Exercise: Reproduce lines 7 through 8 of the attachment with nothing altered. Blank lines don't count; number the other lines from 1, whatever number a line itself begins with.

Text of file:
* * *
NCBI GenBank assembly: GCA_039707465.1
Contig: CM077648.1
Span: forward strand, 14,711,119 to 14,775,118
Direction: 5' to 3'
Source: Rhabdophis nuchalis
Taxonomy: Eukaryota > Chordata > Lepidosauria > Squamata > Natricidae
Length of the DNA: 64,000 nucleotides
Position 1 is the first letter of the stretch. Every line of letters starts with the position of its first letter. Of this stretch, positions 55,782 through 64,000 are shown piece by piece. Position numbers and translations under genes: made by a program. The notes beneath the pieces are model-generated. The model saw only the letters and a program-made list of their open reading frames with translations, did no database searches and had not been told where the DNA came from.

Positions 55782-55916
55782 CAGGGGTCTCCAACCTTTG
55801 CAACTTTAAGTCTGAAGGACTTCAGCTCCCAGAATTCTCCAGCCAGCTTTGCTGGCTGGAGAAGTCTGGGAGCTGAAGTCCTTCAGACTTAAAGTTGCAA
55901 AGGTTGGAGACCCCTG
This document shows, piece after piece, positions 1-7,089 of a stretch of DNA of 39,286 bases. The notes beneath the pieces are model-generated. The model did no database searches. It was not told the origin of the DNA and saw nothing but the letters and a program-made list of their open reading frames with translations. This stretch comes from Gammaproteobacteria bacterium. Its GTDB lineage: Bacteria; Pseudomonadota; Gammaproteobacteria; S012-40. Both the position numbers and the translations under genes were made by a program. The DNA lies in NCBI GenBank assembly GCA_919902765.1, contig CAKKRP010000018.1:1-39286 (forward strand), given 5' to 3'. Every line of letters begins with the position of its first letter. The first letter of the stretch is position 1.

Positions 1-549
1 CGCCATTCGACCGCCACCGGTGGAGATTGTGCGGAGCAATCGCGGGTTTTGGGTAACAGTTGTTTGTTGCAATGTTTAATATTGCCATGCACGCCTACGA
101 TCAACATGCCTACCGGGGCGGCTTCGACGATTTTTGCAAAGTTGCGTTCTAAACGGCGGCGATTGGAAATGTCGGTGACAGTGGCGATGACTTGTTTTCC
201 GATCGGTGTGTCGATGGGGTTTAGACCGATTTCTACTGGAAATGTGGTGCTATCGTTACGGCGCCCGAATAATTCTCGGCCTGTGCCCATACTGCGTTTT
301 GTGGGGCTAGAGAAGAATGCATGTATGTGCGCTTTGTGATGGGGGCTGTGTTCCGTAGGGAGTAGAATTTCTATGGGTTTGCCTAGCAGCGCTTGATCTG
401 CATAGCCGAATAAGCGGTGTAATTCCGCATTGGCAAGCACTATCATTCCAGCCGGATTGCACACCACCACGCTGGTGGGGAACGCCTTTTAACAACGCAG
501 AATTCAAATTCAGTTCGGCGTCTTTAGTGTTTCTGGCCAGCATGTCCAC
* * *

Length of the DNA: 64,000 nucleotides
Position 1 is the first letter of the stretch. Every line of letters starts with the position of its first letter. Of this stretch, positions 55,782 through 64,000 are shown piece by piece. Position numbers and translations under genes: made by a program. The notes beneath the pieces are model-generated. The model saw only the letters and a program-made list of their open reading frames with translations, did no database searches and had not been told where the DNA came from.